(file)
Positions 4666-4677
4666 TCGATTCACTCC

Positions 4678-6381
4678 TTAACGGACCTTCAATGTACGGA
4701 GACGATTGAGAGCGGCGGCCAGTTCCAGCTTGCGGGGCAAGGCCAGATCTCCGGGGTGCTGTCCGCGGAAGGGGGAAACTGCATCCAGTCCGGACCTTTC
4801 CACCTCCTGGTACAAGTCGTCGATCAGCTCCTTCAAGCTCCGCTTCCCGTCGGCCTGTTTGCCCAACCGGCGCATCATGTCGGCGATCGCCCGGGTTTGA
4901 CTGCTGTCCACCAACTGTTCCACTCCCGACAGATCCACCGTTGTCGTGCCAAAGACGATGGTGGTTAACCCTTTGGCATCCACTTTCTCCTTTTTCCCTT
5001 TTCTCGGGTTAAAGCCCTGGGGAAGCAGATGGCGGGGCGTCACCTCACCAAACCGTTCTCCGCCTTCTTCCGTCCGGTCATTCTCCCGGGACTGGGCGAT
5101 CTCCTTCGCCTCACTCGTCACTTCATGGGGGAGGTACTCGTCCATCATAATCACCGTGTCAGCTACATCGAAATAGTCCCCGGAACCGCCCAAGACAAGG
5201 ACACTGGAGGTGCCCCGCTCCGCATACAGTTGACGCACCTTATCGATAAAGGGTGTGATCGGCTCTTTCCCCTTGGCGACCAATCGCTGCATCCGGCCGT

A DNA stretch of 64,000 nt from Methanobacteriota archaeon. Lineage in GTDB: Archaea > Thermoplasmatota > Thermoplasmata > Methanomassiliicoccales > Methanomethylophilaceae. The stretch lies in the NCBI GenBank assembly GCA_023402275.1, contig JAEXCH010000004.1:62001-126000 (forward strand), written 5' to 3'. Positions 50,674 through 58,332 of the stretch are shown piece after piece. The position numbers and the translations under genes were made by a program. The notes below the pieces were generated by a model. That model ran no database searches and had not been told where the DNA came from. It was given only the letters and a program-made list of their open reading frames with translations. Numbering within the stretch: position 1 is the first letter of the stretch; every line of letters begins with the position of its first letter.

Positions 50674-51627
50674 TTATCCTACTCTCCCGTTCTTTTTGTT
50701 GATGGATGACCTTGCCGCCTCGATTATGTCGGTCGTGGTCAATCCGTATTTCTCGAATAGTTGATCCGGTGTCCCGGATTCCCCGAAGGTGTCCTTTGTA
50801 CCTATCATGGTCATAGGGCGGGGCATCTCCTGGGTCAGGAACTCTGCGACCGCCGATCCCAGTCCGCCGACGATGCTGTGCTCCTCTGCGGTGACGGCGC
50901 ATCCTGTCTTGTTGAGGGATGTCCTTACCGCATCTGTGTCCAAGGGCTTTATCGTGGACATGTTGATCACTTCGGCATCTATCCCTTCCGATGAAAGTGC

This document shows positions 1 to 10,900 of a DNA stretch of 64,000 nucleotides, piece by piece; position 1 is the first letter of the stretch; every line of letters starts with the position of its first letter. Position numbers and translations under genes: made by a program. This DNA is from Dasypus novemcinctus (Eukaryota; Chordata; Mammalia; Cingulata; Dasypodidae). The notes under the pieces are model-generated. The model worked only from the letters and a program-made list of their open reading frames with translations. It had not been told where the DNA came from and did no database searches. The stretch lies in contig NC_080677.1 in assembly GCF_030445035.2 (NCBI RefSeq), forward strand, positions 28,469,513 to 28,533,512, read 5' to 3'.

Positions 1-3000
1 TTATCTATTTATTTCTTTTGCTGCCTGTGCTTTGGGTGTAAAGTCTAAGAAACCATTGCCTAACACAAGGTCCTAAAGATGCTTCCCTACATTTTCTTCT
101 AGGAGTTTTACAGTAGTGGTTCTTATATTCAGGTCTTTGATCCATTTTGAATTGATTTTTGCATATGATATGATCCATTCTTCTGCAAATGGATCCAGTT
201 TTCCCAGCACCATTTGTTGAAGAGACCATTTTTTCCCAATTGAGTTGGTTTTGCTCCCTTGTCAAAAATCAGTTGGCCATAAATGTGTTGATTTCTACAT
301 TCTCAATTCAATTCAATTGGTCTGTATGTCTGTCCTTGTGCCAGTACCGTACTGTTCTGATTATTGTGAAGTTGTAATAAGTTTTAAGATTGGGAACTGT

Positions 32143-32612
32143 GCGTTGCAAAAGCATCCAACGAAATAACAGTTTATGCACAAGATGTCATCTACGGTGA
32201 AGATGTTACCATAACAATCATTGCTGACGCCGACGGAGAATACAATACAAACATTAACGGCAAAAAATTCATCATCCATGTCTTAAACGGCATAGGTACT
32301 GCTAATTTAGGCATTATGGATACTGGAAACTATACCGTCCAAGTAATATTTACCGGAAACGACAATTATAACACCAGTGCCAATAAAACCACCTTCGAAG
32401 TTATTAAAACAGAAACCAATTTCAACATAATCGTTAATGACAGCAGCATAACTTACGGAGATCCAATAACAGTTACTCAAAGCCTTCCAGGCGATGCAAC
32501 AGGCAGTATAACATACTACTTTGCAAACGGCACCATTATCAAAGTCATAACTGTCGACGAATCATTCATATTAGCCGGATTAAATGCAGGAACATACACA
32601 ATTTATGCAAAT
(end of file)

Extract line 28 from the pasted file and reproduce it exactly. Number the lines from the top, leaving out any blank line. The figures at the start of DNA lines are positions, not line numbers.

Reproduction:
32501 AGGCAGTATAACATACTACTTTGCAAACGGCACCATTATCAAAGTCATAACTGTCGACGAATCATTCATATTAGCCGGATTAAATGCAGGAACATACACA